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Time to Review Your No-fault Attendance Policy and FMLA Policy

If your company is subject to the Americans with Disabilities Act (ADA) or the Family and Medical Leave Act (FMLA), it’s time to review your attendance policy and FMLA policy. If your company has a no-fault attendance policy, and the policy does not allow for an excused absence for reasons related to a disability (or for FMLA leave), your company could face a claim under the ADA for failure to accommodate. Similarly, if your company has an FMLA policy that requires an employee to return after 12 weeks of leave, with no exceptions for additional days off, your company could also face a failure to accommodate claim. The Equal Employment Opportunity Commission has been taking action on these two issues, so it is important that companies act now to review and possibly revise their policies.

No-fault attendance policy

If your company has a no-fault attendance policy, all absences are treated the same – they count as unexcused. It does not matter whether the employee is absent for a good reason, a bad reason, or no reason – they all count as absences under a no-fault attendance policy. The problem is that some employers may mistakenly treat an absence occasioned by the FMLA as an absence under a no-fault attendance policy. Make sure your company does not do this and that all absences related to FMLA leave are unexcused and the employee is not penalized. Similarly, there may be occasions when an employee needs extra time off to accommodate a disability. Make sure your no-fault attendance policy is sufficiently flexible so that if an employee needs extra time off as a reasonable accommodation, they are not penalized for the absence under the no-fault attendance policy.

Practical solutions

  • Ensure that written policies allow for the excusing of absences under the ADA and the FMLA.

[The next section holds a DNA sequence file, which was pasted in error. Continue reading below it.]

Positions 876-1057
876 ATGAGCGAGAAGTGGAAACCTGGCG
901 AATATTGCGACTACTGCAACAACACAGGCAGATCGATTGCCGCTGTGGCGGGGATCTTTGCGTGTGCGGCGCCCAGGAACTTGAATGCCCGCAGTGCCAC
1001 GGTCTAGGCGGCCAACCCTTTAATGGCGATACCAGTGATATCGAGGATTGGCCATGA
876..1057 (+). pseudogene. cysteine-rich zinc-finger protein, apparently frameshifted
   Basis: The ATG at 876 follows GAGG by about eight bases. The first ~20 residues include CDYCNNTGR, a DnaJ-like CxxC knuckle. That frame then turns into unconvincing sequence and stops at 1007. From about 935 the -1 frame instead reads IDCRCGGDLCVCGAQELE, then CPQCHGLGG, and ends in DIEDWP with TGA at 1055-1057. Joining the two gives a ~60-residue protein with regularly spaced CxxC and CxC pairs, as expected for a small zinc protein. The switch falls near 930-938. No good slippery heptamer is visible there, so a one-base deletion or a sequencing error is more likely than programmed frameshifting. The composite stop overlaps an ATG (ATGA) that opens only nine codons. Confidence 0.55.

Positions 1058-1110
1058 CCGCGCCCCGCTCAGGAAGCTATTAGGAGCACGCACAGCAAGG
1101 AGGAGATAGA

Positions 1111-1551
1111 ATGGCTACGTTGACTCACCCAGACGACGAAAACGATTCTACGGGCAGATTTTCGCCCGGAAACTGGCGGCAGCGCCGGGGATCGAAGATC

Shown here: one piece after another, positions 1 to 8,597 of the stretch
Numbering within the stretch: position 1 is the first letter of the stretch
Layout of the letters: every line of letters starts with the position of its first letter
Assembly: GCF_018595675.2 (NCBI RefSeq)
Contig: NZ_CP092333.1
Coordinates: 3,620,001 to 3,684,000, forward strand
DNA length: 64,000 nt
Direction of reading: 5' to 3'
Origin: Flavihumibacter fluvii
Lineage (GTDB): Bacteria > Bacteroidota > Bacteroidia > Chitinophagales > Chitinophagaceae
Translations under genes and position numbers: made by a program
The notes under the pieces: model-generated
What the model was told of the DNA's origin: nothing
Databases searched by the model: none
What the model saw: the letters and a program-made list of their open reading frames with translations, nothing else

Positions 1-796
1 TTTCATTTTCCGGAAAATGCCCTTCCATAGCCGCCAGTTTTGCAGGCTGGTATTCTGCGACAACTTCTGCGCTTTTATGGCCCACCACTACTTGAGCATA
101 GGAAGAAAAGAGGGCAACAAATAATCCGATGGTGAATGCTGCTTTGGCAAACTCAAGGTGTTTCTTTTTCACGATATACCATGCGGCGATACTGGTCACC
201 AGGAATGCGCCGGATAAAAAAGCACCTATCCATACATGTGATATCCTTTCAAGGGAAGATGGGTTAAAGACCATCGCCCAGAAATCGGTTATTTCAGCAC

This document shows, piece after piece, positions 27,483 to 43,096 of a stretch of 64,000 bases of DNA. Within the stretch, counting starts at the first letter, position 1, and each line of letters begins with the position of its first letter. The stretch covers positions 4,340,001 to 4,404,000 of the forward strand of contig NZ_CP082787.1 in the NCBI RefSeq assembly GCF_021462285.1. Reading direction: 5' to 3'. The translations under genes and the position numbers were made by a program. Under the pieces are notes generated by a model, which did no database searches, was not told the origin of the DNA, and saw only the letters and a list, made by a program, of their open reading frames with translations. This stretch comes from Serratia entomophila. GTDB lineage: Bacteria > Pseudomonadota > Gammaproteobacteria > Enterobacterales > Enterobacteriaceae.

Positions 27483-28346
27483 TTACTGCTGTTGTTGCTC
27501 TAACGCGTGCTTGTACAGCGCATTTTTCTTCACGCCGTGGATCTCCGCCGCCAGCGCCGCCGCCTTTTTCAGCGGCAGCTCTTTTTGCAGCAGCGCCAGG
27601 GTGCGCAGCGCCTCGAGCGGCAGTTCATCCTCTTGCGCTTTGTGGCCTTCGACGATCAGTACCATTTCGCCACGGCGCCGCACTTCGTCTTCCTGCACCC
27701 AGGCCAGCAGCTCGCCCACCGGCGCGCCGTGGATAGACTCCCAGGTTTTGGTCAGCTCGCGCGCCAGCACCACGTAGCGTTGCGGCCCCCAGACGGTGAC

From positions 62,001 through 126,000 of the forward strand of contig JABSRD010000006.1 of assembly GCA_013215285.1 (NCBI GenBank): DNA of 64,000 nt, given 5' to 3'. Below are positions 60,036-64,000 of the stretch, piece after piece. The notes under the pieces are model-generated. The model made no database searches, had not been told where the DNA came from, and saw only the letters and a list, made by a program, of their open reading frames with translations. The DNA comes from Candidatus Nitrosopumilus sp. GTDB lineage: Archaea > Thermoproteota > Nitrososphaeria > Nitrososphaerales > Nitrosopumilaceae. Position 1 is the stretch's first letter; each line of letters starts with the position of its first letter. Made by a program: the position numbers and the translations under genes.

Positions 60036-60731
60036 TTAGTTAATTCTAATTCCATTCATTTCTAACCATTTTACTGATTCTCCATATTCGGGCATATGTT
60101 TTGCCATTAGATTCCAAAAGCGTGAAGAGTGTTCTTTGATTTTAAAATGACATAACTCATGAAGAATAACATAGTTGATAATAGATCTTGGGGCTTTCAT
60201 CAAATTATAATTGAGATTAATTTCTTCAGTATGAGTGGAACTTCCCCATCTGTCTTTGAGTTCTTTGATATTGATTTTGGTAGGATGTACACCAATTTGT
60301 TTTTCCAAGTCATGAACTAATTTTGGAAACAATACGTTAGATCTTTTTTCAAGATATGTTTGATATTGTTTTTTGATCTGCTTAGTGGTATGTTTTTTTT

• Ensure that Human Resources tracks the reasons for occasional absences – it may be time to speak to the employee about a reasonable accommodation.
  • Train managers and supervisors to properly report the reasons why employees are late or absent.
  • Confirm that FMLA-protected and ADA-protected absences are not counted against employees in performance reviews.

FMLA policy

The EEOC has repeatedly indicated its belief that inflexible leave policies that do not permit days off beyond FMLA leave may be illegal. For example, if the company’s FMLA leave policy states that employees will be terminated if they do not return to work after 12 consecutive weeks of leave, this language could be interpreted as not allowing for additional days off as a reasonable accommodation under the ADA, which the EEOC could view as a failure to accommodate. Make sure your FMLA policy and practice contain sufficient flexibility by incorporating the changes below.

Practical solutions

  • Ensure that written policies communicate a willingness to consider additional leave, when appropriate, as a potential accommodation under the ADA.
  • Remember to consider your company’s ADA obligations before, during and after FMLA eligibility.
  • Don’t forget about ADA-covered employees on leave: develop documentation to show that you considered return-to-work options/reasonable accommodations throughout their leave period.

If you have questions about your company’s no-fault attendance policy or FMLA policy, please contact a member of Bingham Greenebaum Doll LLP’s Labor and Employment Practice Group.



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